Halliburton and IPO Claims
It happens more than 200 times per year: a publicly traded company discloses an adverse development, its stock price drops, and it — and its directors and officers — are hit with a class action lawsuit by shareholders who allege that they bought the company’s stock based on material misrepresentations and are entitled to financial compensation for the decreased value of their shares once the truth came out. These lawsuits can drag on for years, are expensive to defend even in victory, and can lead to expensive settlements.
In the closely watched Halliburton case, the Supreme Court is reconsidering an earlier holding that made many shareholder class action lawsuits feasible. The Halliburton case involves class action claims brought pursuant to SEC Rule 10b-5, promulgated pursuant to Section 10(b) of the Securities Exchange Act of 1934, as amended. A core element of a 10b-5 claim is that each plaintiff had to rely on the supposed misrepresentation. Plaintiffs’ lawyers have to demonstrate this reliance in the early stages of the lawsuit, as one of the conditions for certification of a plaintiff class. If plaintiffs’ lawyers had to show that each and every plaintiff actually relied on the alleged misrepresentations, broad class actions under Rule 10b-5 would be nearly impossible to pursue.
This problem was solved in the 1988 case of Basic v. Levinson. In Basic, the Supreme Court accepted an economic-based presumption: that in an efficient stock market, the price of a company’s shares reflects all the material, publicly disclosed information about the company (including the supposed truth of the alleged misrepresentation). The adoption of this “fraud on the market” theory allowed courts to presume that each plaintiff in effect relied on the alleged misrepresentation in deciding whether to buy or sell a company’s stock at any particular price.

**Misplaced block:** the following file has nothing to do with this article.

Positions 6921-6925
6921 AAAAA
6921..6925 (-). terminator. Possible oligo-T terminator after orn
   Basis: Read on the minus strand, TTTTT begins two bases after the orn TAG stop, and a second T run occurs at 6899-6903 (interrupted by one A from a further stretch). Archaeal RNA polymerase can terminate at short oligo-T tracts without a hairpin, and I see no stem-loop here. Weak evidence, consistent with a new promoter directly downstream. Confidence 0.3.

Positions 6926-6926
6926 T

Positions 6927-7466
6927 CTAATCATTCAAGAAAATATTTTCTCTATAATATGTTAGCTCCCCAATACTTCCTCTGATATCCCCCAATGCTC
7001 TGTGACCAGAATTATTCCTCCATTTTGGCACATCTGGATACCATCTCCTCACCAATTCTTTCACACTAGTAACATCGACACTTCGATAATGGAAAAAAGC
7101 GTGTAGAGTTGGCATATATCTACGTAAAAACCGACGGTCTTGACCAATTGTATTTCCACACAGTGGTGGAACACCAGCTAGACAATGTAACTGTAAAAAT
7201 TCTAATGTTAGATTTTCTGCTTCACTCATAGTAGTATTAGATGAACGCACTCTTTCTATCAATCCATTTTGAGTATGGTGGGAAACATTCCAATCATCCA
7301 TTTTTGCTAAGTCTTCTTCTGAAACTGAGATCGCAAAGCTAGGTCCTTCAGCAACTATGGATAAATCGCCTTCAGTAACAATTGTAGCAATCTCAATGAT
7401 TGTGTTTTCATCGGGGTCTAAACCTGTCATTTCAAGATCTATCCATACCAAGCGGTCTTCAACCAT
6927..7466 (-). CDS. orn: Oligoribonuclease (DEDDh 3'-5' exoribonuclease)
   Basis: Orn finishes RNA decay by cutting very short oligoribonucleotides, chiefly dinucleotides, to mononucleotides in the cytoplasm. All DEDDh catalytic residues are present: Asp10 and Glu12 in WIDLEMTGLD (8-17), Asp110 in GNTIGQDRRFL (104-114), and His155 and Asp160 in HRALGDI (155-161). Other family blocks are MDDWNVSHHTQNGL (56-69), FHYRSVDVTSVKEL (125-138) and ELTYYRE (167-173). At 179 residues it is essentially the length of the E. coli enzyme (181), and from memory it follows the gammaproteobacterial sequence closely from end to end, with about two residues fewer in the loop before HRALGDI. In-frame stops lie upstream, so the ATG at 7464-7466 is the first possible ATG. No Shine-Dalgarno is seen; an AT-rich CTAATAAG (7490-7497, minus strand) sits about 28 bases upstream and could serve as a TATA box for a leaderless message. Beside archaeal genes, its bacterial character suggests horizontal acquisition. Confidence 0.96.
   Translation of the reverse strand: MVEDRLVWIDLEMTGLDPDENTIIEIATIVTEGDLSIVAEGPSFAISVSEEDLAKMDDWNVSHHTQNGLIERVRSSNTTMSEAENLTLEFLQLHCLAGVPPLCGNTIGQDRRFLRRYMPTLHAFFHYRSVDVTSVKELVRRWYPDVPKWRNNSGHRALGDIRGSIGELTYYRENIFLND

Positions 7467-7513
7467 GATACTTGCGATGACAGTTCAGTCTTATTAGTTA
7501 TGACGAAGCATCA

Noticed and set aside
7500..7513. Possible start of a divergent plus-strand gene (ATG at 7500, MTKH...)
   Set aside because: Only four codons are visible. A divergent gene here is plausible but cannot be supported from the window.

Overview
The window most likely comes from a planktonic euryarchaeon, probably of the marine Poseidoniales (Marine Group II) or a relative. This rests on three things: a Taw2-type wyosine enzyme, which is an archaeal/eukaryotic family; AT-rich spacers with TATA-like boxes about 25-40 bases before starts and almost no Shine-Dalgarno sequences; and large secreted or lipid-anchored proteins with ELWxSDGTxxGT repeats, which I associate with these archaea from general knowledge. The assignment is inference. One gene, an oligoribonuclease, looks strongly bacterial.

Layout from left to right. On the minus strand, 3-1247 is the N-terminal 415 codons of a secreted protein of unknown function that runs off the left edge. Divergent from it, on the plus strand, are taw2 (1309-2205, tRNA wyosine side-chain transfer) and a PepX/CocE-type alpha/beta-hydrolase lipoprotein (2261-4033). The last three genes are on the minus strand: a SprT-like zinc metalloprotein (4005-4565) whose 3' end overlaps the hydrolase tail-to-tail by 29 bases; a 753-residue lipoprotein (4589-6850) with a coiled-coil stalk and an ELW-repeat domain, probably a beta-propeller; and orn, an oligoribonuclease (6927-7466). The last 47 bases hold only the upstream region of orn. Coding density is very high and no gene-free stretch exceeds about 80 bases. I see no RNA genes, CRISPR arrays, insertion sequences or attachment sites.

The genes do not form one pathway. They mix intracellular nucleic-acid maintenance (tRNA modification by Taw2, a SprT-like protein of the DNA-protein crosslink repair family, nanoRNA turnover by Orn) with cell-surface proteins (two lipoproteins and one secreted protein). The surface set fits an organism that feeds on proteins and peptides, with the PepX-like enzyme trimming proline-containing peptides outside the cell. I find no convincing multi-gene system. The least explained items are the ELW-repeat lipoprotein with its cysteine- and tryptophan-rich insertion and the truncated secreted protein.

Class action lawsuits brought under Rule 10b-5 could be significantly affected if in the Halliburton case the Supreme Court rejects or substantially modifies the “fraud on the market” presumption — a Google Search for “Halliburton, class action and death knell” yields almost 170,000 citations. Newly-minted public company directors and officers can be forgiven if they feel that they are at the dawn of an enlightened new age free from spurious and distracting class action lawsuits.
Celebration would be both premature and misplaced. As was discussed in other WGA blog posts and in our recent webinar it seems very likely that even the elimination of the “fraud on the market” theory will lead to significant litigation in the short-term. Lower courts will grapple with their interpretations of the Halliburton decision and plaintiffs’ lawyers will file multiple lawsuits as they test the contours of the decision and seek alternate paths forward.
More importantly for newly public companies and those making subsequent public offerings, the Halliburton decision will not affect the claims typically brought against them after their offerings. Plaintiffs who bring their claims within a year following a public offering do not have to show that they relied on the material misrepresentations or omissions. Neither must they allege that the defendants knew that the prospectus contained a material misrepresentation or omission or recklessly disregarded whether it did — there is virtually strict liability for material misrepresentations in these cases.
Companies approaching a public offering of their securities must therefore maintain their vigilance — and appropriate D&O insurance limits — following the Halliburton decision, and not be lulled into complacency if they see the phrases “securities claims” and “death knell” in the same sentence.
About the Author
John Doernberg is a Vice President working with inside and outside counsel as a Claims Advocate for clients on policy negotiation and the handling and settlement of claims. He also serves as a resource on privacy, information security and risk management issues. Prior to becoming an insurance broker in 1995, he practiced corporate law in New York and Boston for 12 years.